December 2017

Welcome to SkyEye, your guide to this month's celestial events.

The Calendar

Date Event
Friday 1
Saturday 2 Moonlight disrupts observations of the Phoenicid meteor shower.
Sunday 3 Moon occults first magnitude star Aldebaran: visible from central and eastern Asia and northwestern North America, and beginning around 11:30 UT.
Neptune at east quadrature
Full Moon
Monday 4 Moon at perigee just 17 hours after reaching full phase
Tuesday 5
Wednesday 6
Thursday 7 The waning gibbous Moon ruins any chance of seeing the poorly-studied Puppid-Velid meteor shower.
Friday 8 Moon occults first magnitude star Regulus: visible from most of Europe and northern Asia, and beginning around 21:20 UT.
Saturday 9
Sunday 10 Last Quarter Moon
Monday 11
Tuesday 12
Wednesday 13 Mercury at inferior conjunction
Thursday 14 The waning crescent Moon does not unduly affect observations of the ever-reliable Geminid meteor shower. The maximum is predicted to occur at 06:30 UT.
Friday 15
Saturday 16
Sunday 17
Monday 18 New Moon
Tuesday 19 Moon at the farthest apogee of the year
Wednesday 20
Thursday 21 Earth at solstice: the word solstice means 'sun stands still' so that on this day, the solar declination reaches an extreme. In this case, the Sun appears directly over the Tropic of Capricorn in the southern hemisphere. From now until the solstice in June, days will be getting shorter in the southern hemisphere and longer in the northern hemisphere.
Saturn at conjunction
Friday 22 The waxing crescent Moon leaves the evening skies dark to see the Ursid meteor shower. Maximum activity occurs around 15:00 UT.
Saturday 23
Sunday 24
Monday 25
Tuesday 26 First Quarter Moon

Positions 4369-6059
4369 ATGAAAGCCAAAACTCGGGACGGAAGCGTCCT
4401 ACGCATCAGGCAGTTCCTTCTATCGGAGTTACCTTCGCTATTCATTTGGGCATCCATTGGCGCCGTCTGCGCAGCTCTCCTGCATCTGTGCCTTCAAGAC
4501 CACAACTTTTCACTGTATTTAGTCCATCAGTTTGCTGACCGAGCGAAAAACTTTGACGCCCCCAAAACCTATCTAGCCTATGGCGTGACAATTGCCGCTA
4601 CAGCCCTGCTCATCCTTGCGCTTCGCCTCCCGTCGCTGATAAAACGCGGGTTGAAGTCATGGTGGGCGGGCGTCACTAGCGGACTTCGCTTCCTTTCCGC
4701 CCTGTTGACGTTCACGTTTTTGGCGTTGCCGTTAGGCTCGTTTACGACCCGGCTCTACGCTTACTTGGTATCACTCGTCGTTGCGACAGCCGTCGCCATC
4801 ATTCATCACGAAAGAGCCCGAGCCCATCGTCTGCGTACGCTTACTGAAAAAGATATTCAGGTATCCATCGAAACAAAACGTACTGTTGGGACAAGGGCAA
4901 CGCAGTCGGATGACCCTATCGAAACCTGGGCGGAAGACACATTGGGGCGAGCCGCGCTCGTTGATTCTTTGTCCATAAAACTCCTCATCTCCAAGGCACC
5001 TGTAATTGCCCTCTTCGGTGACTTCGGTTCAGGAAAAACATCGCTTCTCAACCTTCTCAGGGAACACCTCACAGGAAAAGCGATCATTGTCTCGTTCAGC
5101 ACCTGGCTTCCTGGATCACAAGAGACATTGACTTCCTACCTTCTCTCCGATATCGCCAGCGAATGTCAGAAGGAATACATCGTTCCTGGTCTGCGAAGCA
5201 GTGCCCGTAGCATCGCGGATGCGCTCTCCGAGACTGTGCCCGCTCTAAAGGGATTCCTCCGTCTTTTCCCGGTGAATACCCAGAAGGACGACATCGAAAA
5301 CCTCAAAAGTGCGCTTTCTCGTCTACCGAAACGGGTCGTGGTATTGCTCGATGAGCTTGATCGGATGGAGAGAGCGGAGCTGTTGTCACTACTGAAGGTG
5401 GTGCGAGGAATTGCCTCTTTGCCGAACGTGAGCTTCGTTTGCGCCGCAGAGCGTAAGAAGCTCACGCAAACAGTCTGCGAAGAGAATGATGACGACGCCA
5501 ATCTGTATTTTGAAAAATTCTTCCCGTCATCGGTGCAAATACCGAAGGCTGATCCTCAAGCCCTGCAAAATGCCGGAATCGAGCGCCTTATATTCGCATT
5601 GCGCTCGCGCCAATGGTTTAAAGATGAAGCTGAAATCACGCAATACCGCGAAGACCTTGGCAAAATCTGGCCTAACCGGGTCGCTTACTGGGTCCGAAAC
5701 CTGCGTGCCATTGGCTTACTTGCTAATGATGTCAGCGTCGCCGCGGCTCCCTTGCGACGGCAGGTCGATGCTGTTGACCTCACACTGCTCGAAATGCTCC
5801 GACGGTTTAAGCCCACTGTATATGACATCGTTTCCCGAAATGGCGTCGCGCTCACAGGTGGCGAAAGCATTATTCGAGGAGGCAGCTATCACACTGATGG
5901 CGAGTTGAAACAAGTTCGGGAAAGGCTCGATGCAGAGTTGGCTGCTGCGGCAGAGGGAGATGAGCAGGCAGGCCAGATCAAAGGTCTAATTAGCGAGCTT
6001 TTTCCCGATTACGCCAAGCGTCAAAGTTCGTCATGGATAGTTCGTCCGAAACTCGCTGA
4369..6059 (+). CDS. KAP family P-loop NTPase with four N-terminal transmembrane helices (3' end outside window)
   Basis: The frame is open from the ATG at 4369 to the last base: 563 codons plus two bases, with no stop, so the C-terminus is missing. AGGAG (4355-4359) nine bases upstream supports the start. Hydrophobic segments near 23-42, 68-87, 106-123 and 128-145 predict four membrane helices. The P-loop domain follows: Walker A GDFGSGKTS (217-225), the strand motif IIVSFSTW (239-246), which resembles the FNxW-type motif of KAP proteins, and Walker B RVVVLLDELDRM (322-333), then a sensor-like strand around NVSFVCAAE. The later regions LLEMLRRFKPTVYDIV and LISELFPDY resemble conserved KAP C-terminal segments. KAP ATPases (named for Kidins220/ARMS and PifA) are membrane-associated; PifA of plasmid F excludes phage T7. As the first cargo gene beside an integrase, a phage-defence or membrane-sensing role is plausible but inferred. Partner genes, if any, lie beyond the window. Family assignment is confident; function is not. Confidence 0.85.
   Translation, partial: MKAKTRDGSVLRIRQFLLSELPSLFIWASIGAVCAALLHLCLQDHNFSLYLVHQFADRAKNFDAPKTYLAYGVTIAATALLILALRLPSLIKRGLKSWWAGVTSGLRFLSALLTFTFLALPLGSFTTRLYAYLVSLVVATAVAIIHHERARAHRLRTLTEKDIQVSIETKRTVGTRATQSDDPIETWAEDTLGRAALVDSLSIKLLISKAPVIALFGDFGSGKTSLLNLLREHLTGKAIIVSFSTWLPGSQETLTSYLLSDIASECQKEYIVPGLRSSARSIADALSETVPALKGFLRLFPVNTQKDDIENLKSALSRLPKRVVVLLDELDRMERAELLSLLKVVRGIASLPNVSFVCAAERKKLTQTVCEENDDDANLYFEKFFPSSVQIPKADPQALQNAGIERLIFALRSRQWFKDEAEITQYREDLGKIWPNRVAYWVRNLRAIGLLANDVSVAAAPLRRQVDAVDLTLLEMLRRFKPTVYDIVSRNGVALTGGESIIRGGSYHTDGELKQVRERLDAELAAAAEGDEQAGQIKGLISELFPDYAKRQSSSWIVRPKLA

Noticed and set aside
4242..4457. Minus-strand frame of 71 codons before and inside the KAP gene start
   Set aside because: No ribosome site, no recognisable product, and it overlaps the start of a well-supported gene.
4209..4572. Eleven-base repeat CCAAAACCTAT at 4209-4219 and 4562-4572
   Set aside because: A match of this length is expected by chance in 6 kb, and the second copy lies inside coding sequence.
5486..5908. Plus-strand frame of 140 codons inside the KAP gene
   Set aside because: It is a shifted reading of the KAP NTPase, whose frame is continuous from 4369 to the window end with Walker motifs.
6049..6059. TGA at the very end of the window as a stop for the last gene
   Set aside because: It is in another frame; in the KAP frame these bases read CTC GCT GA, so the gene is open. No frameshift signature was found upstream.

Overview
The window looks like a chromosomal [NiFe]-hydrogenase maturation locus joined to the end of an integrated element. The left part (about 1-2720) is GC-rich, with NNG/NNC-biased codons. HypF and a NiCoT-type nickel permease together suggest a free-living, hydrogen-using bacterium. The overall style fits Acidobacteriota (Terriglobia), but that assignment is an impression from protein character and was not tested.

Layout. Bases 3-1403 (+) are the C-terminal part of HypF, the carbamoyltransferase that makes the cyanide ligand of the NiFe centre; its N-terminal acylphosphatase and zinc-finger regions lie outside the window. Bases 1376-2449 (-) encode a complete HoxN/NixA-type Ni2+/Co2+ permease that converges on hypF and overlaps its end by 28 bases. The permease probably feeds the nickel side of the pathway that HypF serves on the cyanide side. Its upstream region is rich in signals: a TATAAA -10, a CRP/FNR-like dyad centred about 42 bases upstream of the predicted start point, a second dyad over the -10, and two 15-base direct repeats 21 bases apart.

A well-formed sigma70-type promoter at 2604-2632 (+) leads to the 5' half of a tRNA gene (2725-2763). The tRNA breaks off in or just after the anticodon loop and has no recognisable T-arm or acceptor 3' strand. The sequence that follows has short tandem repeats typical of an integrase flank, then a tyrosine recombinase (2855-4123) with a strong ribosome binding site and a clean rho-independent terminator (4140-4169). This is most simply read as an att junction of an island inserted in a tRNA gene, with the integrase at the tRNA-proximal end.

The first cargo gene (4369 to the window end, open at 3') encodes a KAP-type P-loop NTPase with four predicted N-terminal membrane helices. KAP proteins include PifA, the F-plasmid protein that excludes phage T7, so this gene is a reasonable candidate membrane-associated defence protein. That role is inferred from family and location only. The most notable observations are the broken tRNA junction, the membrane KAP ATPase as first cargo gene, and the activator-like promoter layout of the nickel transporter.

Wednesday 27
Thursday 28
Friday 29
Saturday 30 Moon occults first magnitude star Aldebaran: visible from eastern North America, Greenland, Iceland, northern Europe and western Asia, and beginning around 23:00 UT.
Sunday 31

The Solar System

The word planet is derived from the Greek word for 'wanderer'. Unlike the background stars, planets seem to move around the sky, keeping mostly to a narrow track called the ecliptic, the path of the Sun across the stars. Dwarf planets and small solar-system bodies, including comets, are not so constrained, often moving far above or below the ecliptic.

Sun OphiuchusSagittarius

Although Ophiuchus is not a member of the zodiac, the ecliptic passes through it.

Mercury Ophiuchus

The closest planet to the Sun disappears from western skies early in the month as it heads towards conjunction on 13 December. It reappears in the east before sunrise late in the month, rising rapidly for southern hemisphere viewers and becoming quite high above the horizon.

Venus LibraScorpiusOphiuchusSagittarius

The morning star is very low in the east, rising not long before the Sun.

Mars VirgoLibra

The red planet rises ever earlier in the morning, approaching the brighter planet Jupiter in the sky.

Jupiter Libra

Like its neighbour Mars, Jupiter spends the month drawing away from the Sun in the morning sky and brightening slightly as it does.

Saturn Sagittarius

The ringed planet is soon lost to view this month as it undergoes solar conjunction on 21 December. It reappears next year in the morning sky.

Uranus Pisces

This faint planet, the most distant object in the solar system visible to the naked eye, sets around midnight.

Neptune Aquarius

A small telescope is necessary to view the most distant planet in the solar system but you will need to look for it in the early evening as it sets well before midnight. It is at east quadrature on 3 December.

The Celestial Sphere

Constellations are patterns of stars in the sky. The International Astronomical Union recognises 88 different constellations. The brightest stars as seen from the Earth are easy to spot but do you know their proper names? With a set of binoculars you can look for fainter objects such as nebulae and galaxies and star clusters or some of the closest stars to the Sun.

Descriptions of the sky for observers in both the northern and southern hemispheres are available for the following times this month. Subtract one hour from your local time if summer (daylight savings) time is in effect.

Local Time Northern Hemisphere Southern Hemisphere
1730 hours (1830 hours summer time) 45° N 30° S
1930 hours (2030 hours summer time) 45° N 30° S
2130 hours (2230 hours summer time) 45° N 30° S
2330 hours (0030 hours summer time) 45° N 30° S
0130 hours (0230 hours summer time) 45° N 30° S
0330 hours (0430 hours summer time) 45° N 30° S
0530 hours (0630 hours summer time) 45° N 30° S